Flick the switch: when to turn the heating on this winter 

Experts share their advice on the best time of year to switch on your central heating.

If you’ve started reaching for that extra layer of clothing each morning, you’ll probably be thinking about when to turn the heating on.  

As we progress further into the year and the weather becomes chillier, it’s one of the things that we keep putting off. Worries around how to save money on our energy bills can hold us back – but equally, not turning up the thermostat could have an impact on our comfort and health.  

So we asked the experts – when is the best time to switch your central heating on and at what temperature should you set it? We can’t promise to end your household thermostat wars, but this info may help… 

Woman using a heating control in a kitchenCredit: Shutterstock/Monkey Business Images
When is the optimum time to turn on your heating and up your thermostat?

When should you turn the heating on?

It should be based on temperature rather than the time of year

With an increasingly changeable weather pattern – cold one week and warm the next – it isn’t easy to know when to flick that switch. However, we can make a judgment based on the outside temperature.

While each person’s temperature comfort zone varies, Martyn Bridges, technical director of marketing communications at Worcester Bosch, says: “Temperatures that are constantly below 15°C-16°C (59°F-61°F) throughout the day tend to make people feel cold.”

So, once the outside temperature drops to the mid-teens, you don’t need to feel guilty about turning on the heating.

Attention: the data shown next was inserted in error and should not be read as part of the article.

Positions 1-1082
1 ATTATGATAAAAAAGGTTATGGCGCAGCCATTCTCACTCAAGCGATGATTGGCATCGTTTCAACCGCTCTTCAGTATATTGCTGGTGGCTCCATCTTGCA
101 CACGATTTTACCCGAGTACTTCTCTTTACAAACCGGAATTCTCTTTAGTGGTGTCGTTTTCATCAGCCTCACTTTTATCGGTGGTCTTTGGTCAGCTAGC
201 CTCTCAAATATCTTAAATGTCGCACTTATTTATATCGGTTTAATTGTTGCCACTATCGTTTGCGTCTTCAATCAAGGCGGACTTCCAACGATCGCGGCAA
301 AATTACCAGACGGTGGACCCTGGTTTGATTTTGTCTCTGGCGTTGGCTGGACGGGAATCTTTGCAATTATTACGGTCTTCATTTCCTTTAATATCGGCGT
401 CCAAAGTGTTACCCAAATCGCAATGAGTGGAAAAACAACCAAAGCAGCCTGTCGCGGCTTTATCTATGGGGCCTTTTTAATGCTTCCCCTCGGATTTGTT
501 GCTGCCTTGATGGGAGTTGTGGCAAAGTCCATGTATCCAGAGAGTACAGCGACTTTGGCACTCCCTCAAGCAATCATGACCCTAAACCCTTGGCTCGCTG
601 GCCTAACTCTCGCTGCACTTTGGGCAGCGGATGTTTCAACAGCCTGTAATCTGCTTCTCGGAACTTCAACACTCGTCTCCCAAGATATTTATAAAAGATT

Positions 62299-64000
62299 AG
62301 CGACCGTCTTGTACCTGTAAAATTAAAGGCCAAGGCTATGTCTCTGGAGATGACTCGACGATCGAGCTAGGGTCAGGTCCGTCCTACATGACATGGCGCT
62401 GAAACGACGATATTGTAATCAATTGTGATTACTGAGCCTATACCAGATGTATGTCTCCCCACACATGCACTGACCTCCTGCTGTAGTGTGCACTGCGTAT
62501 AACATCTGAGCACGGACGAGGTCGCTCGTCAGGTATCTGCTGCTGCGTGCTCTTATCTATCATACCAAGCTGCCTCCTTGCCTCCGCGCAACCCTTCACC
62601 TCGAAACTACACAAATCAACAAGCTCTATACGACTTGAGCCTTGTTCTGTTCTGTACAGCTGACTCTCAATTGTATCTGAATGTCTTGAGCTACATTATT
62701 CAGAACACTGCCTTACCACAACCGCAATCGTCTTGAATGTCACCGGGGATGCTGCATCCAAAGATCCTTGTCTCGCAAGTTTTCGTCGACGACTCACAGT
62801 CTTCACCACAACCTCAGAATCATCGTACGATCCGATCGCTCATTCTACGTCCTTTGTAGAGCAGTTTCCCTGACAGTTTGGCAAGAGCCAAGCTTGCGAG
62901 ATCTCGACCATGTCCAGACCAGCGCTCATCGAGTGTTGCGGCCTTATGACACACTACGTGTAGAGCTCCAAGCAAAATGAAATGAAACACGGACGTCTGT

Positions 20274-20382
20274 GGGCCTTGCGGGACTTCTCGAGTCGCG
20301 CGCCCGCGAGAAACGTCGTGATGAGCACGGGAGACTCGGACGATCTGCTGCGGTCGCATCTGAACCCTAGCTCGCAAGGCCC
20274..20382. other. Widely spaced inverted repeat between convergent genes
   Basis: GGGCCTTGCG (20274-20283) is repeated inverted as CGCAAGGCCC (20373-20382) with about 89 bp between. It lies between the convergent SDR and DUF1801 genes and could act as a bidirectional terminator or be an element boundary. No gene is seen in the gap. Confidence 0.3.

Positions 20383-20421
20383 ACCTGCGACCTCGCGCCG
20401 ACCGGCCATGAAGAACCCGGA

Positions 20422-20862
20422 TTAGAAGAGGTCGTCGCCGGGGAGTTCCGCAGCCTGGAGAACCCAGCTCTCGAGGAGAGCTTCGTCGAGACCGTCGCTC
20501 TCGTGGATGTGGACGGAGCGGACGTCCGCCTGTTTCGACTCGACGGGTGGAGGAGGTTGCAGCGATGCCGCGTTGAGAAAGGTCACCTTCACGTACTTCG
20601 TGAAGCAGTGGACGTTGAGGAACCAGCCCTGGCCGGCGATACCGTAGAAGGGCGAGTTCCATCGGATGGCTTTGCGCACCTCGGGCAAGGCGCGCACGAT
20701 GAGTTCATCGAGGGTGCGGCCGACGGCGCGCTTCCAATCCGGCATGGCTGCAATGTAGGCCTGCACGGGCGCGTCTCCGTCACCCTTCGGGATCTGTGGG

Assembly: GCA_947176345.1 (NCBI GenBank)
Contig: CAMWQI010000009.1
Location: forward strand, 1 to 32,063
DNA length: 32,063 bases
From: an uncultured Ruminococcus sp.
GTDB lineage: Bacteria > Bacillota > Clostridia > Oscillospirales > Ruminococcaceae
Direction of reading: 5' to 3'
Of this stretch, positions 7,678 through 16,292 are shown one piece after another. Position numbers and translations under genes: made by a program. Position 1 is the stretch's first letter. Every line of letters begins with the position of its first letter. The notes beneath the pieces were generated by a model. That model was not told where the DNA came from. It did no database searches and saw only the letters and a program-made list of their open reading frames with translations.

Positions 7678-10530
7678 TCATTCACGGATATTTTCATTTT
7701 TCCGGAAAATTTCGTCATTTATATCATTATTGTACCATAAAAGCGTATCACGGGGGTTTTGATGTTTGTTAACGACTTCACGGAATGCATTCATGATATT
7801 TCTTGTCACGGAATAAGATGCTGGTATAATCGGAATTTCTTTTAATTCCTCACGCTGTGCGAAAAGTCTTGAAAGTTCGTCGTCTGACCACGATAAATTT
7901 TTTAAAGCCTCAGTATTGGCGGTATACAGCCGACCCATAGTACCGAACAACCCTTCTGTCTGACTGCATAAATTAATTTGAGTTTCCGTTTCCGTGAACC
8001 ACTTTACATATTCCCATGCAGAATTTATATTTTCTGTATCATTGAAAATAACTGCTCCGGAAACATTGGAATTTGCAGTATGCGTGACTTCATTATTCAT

“Although there isn’t an optimum time to switch on the heating,” says John Lawless, content manager at Best Heating, “most people will begin to use their heating regularly around the middle of October.”

Before this, the majority will try other methods to keep warm, “but by the end of October, even the hardiest among us will have their central heating switched on,” he adds.

Matthew Jenkins, Heating Expert at MyJobQuote, agrees: “Outdoor temperatures of 15 degrees is when most people notice a change in temperature enough to comment on their discomfort. This year, we’ll see daytime temperatures drop to below 15 degrees on the last weekend of October, making it the optimum time to turn the heating on.”

Apart from outside conditions, the temperature in your home will play a big part, too. If it’s well insulated, with a good level of glazing and loft insulation, you can hold off from turning your heating on for a little while longer.

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Protect your home against draughts

If you have draughts coming through your loft and windows, you can add insulation to prevent cold air coming in and hot air going out, which you’ll definitely want to avoid when you turn the heating on. Check around doors and windows for any cracks where cold air might get in – you can easily seal small cracks with caulk. 

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How long should I have my heating on for? All day vs timed

A timer will give you more control

Whether you keep your heating on all day, or switch it off at certain times, will depend on your household’s needs and heating system.  

And while you might think it’s cheaper to keep the heating on low when you go out, rather than turning it off, it’s not. “The general rule of thumb,” says Lawless, “is that you should turn your heating off completely when not at home, so as not to  waste energy and make your bills needlessly high.” 

From a cost perspective, the Energy Saving Trust agrees: “It’s cheaper to reheat your home than it is to keep it on low all day when you’re not there.” 

But there is an exception to turning off your heating when you go out. “If you have a heat pump, these are more efficient if you leave them running for longer at a lower output,” the Energy Saving Trust adds.

Get smart with your heating

If your daily routine varies and you’re out and about at different times, you could benefit from using smart heating controls. Lawless says you can control the heating remotely before you arrive home, meaning “no wasted energy and a warm home once you return”. Many brands offer smart thermostats, including Google, Nest, Hive, Tado and Honeywell, but you will need a tablet, smartphone or desktop to operate one. However, if your internet goes down, you can use the manual control on the thermostat.